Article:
Best practice approach: ideal application of portfolio management

Based on the results of the factor analysis we have established conceptual best practices. The following descriptions are mathematically proven ideal portfolio management processes in product development, based on available investigative results.

IT-supported portfolio process with strategic and transparent project evaluation

• Establishing a standardized, company-wide, universal, methodical portfolio process. At the same time, development of a clear catalog for project evaluation with criteria for corporate strategy, risk, business case, and product quality. This agile, data-intensive process is supported by the implementation and effective use of an integrated, centralized and user-friendly portfolio management software.

Portfolio management awareness and discipline through governance

• Creating awareness for the issues and the uses of portfolio management in product development by actively integrating, training, and pointing towards goals of relevant employees and process stakeholders. This is partially achieved by clear commitment and by promoters from company leadership setting an example. It should be accompanied by the establishing of a centralized and powerful project and portfolio management office.

Cluster analysis – profiling companies in regard to behavioral patterns and targeted optimization of portfolio management maturity

A cluster analysis, along with the identification of key factors, reveals a company’s individual weaknesses and which approach leads to an increased total maturity. The statistically complex procedure investigates which groups of interview participants show similar behavior schemes in regard to the guidance of product development projects, and who are consequently facing comparable challenges. This perspective serves the development of specific solution models for each cluster. For organizational development, the motivation lies in creating more complete developmental steps, rather than just optimizing single factors. Additionally, one company’s ‘lessons learned’ helps to deduce analogies, synergies and knowledge transfer in another, homogeneous company from the same cluster. The following depiction visualizes the cluster analysis’ results as lines, which are the cluster’s typically achieved average degrees of maturity for each portfolio management discipline. Four clusters sufficiently discernable from each other were identified. A cluster does not necessarily consist of companies with the same maturity, but indicates similar patterns in their answering behavior from question to question. Similar weaknesses in portfolio processes, and thus initial points of approach for a thorough process of improvement can be identified in each cluster. There is an apparent scatter of achieved maturity values per discipline amongst all participants. The resulting average line serves as a comparison to the total average.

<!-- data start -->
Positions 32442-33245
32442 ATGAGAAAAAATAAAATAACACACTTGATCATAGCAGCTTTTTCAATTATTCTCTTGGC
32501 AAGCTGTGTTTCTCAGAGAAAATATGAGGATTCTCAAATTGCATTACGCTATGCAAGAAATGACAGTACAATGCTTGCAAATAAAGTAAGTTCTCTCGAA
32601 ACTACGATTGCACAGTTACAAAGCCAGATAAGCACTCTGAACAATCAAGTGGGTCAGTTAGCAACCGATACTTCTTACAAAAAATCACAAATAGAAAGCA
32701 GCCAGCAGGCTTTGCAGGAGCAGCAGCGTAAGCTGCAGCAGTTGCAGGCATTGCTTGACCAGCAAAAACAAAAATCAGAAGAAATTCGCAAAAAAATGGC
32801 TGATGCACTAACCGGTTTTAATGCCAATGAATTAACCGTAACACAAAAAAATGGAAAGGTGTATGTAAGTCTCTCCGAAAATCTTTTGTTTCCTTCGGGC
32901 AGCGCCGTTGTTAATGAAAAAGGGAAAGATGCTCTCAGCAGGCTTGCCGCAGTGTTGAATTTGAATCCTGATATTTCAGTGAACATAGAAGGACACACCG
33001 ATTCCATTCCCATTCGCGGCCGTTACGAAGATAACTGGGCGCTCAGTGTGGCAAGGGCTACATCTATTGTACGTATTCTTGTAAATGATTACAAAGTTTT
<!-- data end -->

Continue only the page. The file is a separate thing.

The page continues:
Cluster analysis investigates the answering behavior of all companies for the entire questionnaire, regarding to same values for each question, discipline and interdisciplinary.

Four groups of companies were identified that are roughly equal in power and in which similar patterns of portfolio management behavior is shown. This way, individual pain points and best practices can be identified for each cluster.

The complementary dendogram visualizes participating companies sorted by similarity of traits. The lines solidify vertically upwards according to similarity. It corresponds with the diagram above and serves to identify a company, as well as its homogeneity to a neighboring company in the same cluster.

The dendogram shows the allocation of a company (anonymized as an index number) to a cluster. This also shows the degree of similarity between two companies of one cluster. The closer the horizontal connecting line between the companies is to the axis, the more similar their portfolio management behavior patterns are.

This knowledge is especially advantageous when analyzing and optimizing two similar companies in the same cluster, in regard to conclusions about analogies, synergies and knowledge transfer.